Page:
"Writing truthfully about being alive" is how Arena host Sean Rocks described Notes to Self, a 6-part collection of essays by Emilie Pine, newly published by Tramp Press.

The essays address addiction, fertility, feminism, sexual violence and depression – subjects often considered "off-limits". Emilie Pine joined Sean to talk about the catharsis of candour.

Emilie is a lecturer in Drama at UCD. How do you go from a world of academic writing, where involving yourself in your writing is discouraged, to writing about some of the most personal experiences of your life? Emilie puts it down to a supportive creative environment in the form of Dublin’s Tramp Press.

"They gave me permission to write, first of all, as ‘I’ and to talk about my experience and then also permission to talk about subjects that I talk about."

These subjects include her father’s alcoholism, fertility and sexual violence. Emilie told Sean that she asked herself a set of questions before approaching each piece.

"What would you say if you weren’t afraid to say it? What do you really want to say?"

Emilie dealt with any doubt or anxiety she felt about opening up in the work itself.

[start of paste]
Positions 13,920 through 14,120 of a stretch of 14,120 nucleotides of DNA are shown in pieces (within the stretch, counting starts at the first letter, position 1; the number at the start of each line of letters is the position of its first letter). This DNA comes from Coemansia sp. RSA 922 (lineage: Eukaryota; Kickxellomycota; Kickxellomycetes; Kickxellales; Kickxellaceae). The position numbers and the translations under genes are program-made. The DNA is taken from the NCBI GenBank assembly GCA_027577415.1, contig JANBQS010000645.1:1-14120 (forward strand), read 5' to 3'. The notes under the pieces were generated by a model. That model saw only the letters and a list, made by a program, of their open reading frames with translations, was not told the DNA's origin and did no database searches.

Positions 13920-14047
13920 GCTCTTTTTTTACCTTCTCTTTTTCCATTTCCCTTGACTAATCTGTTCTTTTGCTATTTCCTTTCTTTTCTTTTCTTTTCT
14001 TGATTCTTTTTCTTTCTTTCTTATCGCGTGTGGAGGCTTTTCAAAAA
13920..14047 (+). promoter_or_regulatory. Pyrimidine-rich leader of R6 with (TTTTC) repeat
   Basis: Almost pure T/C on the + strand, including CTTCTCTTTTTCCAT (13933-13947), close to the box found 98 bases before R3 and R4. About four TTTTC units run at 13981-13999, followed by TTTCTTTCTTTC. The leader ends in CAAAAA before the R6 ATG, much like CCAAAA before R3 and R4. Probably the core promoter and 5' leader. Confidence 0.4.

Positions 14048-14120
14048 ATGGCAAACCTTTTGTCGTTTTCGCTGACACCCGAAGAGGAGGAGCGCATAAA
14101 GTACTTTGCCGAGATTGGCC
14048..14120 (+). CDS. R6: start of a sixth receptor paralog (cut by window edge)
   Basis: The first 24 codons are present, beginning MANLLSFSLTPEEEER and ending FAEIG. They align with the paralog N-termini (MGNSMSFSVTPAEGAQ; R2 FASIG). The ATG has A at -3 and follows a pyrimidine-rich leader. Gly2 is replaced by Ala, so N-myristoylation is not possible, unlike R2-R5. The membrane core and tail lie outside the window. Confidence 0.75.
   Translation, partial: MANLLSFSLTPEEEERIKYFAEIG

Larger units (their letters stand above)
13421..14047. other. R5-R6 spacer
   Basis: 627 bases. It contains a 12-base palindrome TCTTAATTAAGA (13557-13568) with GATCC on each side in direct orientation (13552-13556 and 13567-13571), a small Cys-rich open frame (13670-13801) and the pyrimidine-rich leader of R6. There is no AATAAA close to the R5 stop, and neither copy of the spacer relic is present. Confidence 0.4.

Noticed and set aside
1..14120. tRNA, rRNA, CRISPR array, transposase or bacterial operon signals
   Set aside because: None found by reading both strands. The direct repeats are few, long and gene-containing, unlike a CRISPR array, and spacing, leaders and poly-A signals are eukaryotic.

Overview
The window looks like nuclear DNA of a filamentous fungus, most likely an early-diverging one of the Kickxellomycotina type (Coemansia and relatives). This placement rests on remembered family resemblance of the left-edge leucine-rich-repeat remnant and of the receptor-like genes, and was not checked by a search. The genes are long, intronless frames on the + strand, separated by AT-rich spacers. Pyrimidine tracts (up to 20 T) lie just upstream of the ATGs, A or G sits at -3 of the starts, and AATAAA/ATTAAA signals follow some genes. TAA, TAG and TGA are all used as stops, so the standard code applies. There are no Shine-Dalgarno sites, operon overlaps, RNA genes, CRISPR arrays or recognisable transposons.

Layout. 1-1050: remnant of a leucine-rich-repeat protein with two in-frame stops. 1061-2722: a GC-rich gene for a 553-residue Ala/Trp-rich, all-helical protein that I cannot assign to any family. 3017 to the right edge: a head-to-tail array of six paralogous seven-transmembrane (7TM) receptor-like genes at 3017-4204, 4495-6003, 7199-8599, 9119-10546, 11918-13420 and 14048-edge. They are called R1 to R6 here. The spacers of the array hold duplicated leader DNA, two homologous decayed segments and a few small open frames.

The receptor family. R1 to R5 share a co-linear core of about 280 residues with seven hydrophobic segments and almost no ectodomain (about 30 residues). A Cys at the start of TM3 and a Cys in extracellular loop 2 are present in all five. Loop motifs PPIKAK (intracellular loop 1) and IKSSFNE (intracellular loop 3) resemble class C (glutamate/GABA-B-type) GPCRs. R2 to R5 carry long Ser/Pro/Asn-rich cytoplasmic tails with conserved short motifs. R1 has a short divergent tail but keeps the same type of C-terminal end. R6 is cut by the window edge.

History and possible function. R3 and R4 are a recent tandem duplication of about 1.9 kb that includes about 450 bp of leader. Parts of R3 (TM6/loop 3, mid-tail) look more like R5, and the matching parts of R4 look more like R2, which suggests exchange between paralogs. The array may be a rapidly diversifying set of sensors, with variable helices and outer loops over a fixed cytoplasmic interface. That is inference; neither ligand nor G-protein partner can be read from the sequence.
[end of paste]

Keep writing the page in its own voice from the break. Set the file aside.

"I talk about how difficult it is to expose some of the things I’ve kept secret or private or in fact, haven’t wanted to face myself."

Though difficult at times, Emilie told Sean that was determined to be as candid as possible.

"You feel embarrassed or you feel scared or you feel, you know, that you’ve failed somehow. I thought it was really important to be as honest as possible."

Emilie shrugged off the idea that it takes bravery to be so vulnerable in your work.

"If I had thought I was being brave, I probably wouldn’t have done it. I just wanted to have that out on the page. And I talk about how you can make yourself vulnerable but also feel powerful in doing that. You claim a power over your own story in telling it."

Emilie Pine

From the Baby Years is one of the most difficult and searing of the essays. Though Emilie calls it "a couple of stories nested within each other", it primarily deals with the issue of fertility and miscarriage. Emilie described finding out she was having a miscarriage 10 weeks into a pregnancy.

"They said they couldn’t tell us anything. They said there was no heartbeat but they couldn’t tell us anything more. And they looked at the floor… Legally they were bound to, you know, they didn’t have a choice. They weren’t allowed to say that the pregnancy was over. Those are the kinds of silences that women like me have faced for a very long time."

Listen back to the full interview on Arena here.